Garlic (Allium Sativum), is our #1 natural health food staple in our goats’ diet. It is my favorite supplement for goats, and it is my go-to treatment for most things!
WHEN WE GIVE GARLIC:
When we first started our journey with goats, we used no garlic at all, and experienced multiple parasite problems as well as other health issues. I had heard from multiple goat care books and online resources that garlic was good for goats, so I decided to try it. I began introducing it to our goats occasionally, and then sometimes for a longer period to help with a worm or respiratory issue. During the time that I refrained from feeding them garlic, I noticed that our goats were more prone to illnesses, and seemed to have small (not serious) health issues. When I began giving the goats garlic daily, their immune systems thanked us profusely! Healthy goats are happy goats! Now, we also give the goats larger amounts of garlic, in different frequencies (see more details below) if we need it to treat a specific issue.
HOW WE GIVE GARLIC:
As explained briefly in another Post – How We Started Herbal Deworming for our Goats (please go check it out!) we tried many different ways of feeding the garlic to our goats. First, we tried to get our goats to eat a clove whole… sure enough, they wouldn’t take it. NOTE: When I mention a garlic “clove” I am referring to the individual sections of a garlic “bulb.” Cloves vary in size but I like to say that the size of an average garlic clove should fit within the diameter of a quarter. Katherine Drovdahl from Fir Meadow LLC has suggested in her book, The Accessible Pet, Equine, and Livestock Herbal, that an average sized clove should be about the size of “a woman sized thumb joint.” Garlic size can vary, so don’t be too caught up on how large each clove is, especially because when garlic is crushed you can tell more easily how much to give. My go-to dose for dwarf goats regularly, is about 1/4-1/2 teaspoon of garlic when crushed.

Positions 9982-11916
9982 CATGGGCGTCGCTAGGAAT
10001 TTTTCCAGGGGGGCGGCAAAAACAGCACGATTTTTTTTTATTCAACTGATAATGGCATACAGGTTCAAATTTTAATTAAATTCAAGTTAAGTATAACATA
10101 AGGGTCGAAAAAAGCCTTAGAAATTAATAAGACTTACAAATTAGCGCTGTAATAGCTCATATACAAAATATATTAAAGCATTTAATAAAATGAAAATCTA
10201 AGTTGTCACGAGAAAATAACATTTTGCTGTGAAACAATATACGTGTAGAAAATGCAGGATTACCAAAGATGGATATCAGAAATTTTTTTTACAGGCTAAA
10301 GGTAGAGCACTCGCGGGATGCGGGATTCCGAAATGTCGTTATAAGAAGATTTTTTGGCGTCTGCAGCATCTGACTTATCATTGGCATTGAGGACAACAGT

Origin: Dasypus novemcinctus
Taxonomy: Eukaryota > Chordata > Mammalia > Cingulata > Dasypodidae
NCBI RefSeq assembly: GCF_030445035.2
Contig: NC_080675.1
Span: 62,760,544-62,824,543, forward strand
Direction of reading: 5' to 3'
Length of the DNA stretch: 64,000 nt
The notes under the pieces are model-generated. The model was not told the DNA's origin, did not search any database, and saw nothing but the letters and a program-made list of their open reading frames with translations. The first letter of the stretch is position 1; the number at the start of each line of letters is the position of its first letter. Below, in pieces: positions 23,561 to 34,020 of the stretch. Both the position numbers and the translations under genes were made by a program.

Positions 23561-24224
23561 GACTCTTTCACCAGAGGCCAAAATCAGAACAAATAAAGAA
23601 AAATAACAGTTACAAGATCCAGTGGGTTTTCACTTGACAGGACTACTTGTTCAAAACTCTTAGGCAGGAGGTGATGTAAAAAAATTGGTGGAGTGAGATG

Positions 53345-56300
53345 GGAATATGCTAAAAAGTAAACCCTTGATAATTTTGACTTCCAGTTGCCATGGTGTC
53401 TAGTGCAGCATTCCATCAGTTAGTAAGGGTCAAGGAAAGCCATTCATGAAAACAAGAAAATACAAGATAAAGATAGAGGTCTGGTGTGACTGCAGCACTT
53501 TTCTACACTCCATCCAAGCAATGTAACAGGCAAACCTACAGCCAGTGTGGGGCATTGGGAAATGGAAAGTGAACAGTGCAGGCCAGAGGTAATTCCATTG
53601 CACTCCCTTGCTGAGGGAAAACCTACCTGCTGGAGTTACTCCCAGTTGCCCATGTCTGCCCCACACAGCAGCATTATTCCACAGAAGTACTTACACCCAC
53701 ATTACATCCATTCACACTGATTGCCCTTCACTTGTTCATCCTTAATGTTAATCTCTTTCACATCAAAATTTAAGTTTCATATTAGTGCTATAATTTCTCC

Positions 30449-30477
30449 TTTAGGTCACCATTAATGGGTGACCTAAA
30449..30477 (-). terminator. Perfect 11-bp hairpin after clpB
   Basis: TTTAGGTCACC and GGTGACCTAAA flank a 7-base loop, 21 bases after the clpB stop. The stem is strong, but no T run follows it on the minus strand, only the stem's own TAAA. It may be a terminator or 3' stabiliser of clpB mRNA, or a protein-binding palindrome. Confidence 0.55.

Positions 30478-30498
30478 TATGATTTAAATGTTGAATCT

Now that we have gone over the size, we can talk about how it is given. Every goat has different preferences, which means that you as an owner will have to decide how to administer the garlic. You can try it coated in honey, molasses, or even just tossing it in their feed whole can work! Most importantly, the garlic should be raw, and I highly suggest that it is crushed (as opposed to garlic un-chewed and taken whole) because crushing garlic releases more beneficial healing properties, such as an enzyme called allicin. If the clove is not crushed or at least “well chewed,” it might not help your goat as much as it could.
Here’s how we give garlic to our goats: I start by crushing 1 clove (this would be for 1 goat … I feed each goat an individual serving, although if you have many goats you might want to multiply the amount and feed them all the garlic together if you are doing it by this method). Then I add approximately 1/2 tsp to 1 tsp of organic applesauce, and a good pinch of slippery elm bark powder. I mix it together, and when I feed it to the goats they just lick it right off the plate! I often try to feed supplements without having to do it forcefully by drenching syringe, or other methods. If you choose to do my method of feeding garlic, take note that it does not have to be done in applesauce. Mashed banana or pumpkin puree works well too if that is what your goat likes. I use this technique to feed herb mixes to the goats as well. The slippery elm bark powder is really only used to make it tastier for the goats, as most goats adore slippery elm! However, slippery elm is also a very healthy supplement for goats, as it coats and soothes the stomach and throat.
USING GARLIC FOR SPECIFIC ISSUES INSTEAD OF PREVENTATIVE